I like to think that I’ve watched enough video presentations given by self-proclaimed tech gurus predicting the “Next Big Thing” to be able to smell the bovine excrement from 100 paces.
It’s usually the same people that crop-up over and over again, prophesising that “..the way that we do (whatever) is dead! This new thing that’s coming along is going to sweep everything else away in a blink of an eye!” You know the sort.
However, I really can’t argue with the points made in a presentation that I recently found from Roger McNamee, MD and one of the founders of venture capital company Elevation Partners (who clearly need to get someone to redesign and update their website. Not only is the footer out of date, but the site uses Flash. Flash? Really ?).
McNamee’s been investing in tech companies for nearly 30 years, including names such as Facebook, Forbes and Yelp, so in my book here’s a guy who probably knows what he’s talking about in terms of the trends taking over the tech world.
I would love you to watch the whole video of his presentation. However the video’s been taken down, and a brief Google search (yes, I see the irony) didn’t reveal a new link. It’s a real shame, as I think McNamee’s position is prophetic. Here are some of the key takeaways from the presentation:
- Microsoft’s influence on the way that companies and individuals work with technology is becoming increasingly marginalized and – dare it be said – irrelevant. This is mainly due to the continued rise of mobile devices (smartphones and tablets) which has pushed companies to develop applications that either run inside web browsers, or are downloadable proprietary “apps” (such as those from Apple or Google). Microsoft’s share of internet-connected devices, has gone from 95% to under 50% in three years.
- Smartphones and tablets account for half of all internet-connected devices (we’re in a Post-PC era, remember) the very essence of the content that people consume must change. There is no-one out there today that does a good job of handling media experiences on devices such as the iPhone. The opportunity is to create the first media experiences that work.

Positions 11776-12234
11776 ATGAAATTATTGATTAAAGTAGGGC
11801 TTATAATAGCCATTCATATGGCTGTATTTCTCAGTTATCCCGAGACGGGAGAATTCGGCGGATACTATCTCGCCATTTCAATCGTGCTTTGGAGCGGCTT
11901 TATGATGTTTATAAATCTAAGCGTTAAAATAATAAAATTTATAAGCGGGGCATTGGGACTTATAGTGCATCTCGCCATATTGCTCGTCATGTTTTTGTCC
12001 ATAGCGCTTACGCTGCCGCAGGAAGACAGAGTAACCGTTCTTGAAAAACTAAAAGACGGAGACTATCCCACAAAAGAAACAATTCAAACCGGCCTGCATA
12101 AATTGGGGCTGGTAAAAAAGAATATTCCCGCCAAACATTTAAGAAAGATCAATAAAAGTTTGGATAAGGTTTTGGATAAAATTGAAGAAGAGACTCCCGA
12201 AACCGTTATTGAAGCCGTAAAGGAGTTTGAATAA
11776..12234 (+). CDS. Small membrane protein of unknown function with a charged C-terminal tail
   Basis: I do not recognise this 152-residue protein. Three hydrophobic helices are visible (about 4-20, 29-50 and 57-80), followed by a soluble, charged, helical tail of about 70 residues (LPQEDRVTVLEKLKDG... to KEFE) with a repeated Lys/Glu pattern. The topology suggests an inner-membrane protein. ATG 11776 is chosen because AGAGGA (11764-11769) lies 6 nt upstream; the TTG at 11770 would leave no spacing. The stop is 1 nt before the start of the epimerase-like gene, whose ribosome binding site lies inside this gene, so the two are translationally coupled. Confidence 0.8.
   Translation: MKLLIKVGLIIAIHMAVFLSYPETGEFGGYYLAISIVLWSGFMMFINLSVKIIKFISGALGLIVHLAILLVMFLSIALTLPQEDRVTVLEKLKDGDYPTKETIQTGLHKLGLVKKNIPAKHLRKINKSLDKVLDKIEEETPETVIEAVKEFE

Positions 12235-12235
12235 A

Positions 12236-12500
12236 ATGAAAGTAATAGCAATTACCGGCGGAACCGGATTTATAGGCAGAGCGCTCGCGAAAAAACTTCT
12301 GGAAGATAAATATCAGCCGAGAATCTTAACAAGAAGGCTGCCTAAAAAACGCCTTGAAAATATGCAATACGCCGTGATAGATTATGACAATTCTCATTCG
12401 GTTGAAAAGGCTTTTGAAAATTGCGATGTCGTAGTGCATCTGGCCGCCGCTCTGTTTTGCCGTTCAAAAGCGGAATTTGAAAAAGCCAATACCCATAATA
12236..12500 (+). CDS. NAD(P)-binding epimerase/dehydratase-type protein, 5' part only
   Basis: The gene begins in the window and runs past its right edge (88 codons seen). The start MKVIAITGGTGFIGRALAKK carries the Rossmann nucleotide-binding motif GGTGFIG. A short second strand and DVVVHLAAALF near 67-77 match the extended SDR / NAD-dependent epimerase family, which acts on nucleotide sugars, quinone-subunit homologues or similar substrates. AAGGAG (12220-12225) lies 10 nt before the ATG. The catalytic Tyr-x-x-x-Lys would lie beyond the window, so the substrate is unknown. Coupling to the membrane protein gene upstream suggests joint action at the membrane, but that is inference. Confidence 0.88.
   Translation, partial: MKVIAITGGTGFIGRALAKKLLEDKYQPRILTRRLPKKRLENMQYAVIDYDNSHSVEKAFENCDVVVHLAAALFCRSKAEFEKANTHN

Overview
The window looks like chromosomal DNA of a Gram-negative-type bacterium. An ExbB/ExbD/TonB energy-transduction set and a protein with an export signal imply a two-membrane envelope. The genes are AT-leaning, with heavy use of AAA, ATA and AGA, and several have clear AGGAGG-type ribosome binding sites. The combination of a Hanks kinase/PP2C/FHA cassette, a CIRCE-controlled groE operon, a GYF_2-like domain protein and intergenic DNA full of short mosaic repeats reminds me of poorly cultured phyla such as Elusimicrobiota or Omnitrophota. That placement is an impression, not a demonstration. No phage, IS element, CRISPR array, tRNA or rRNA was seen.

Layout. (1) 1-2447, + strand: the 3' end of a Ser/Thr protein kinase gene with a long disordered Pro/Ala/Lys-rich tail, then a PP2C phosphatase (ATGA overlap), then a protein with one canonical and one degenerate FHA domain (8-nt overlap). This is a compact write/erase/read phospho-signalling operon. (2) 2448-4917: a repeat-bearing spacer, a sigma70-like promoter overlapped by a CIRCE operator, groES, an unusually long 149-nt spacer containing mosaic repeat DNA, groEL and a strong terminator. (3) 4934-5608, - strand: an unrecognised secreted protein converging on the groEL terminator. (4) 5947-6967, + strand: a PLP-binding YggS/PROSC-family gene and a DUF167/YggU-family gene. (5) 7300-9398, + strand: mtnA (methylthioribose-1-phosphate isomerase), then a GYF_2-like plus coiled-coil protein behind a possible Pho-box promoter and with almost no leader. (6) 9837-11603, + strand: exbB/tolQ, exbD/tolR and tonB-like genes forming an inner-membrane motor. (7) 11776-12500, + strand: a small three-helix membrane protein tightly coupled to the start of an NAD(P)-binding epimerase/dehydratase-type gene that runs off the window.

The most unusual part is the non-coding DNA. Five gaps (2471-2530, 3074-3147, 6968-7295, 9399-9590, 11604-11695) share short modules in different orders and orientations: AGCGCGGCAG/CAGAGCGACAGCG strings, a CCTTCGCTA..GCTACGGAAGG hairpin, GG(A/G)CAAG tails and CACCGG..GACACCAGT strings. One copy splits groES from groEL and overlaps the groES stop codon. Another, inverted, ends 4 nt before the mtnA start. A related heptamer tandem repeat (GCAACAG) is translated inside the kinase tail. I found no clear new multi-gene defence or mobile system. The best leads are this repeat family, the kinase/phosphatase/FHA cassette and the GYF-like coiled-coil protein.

- PCs are aggravating and expensive. For many corporate applications devices such as the iPad are better suited. Every desktop that gets eliminated saves around $1000 per year in software licensing and hardware support costs. If you’re a company with 100 or 10 000 computers, that’s a serious chunk of change that you’re saving.
- This notion of a monopoly’s marketshare falling below 50% is a recurring theme in technology. There are certain elements of technology that are natural monopolies, but they never last for long.
- Google is in a very difficult place, from a strategy perspective. It’s become too successful (McNamee calls the result of their success a “pollution” of their product) and has allowed niche search engines to grow. Companies like Yelp, realtor.com. or match.com have essentially built their businesses to address search problems that were handled poorly in Google. For example, if you want to do a search on business people you might use LinkedIn; while if you’re looking for facts you’ll probably do your search on Wikipedia. Together, all of these other niche search services add-up to more than 50% of all internet searches.
- HTML, the programming language of the web, has essentially been static over the past few years, which has allowed Google to commoditize everybody. Today we have HTML5, the first major upgrade in a decade, which will be disruptive and enable the monetizable differentiation of content. All of the rules are re-written. Every ad – or even every Tweet – can be an app. HTML is essentially a blank sheet of paper, and creativity rules again. Tomorrow’s war is between the open web (i.e. HTML5) and Apple’s “walled garden” approach.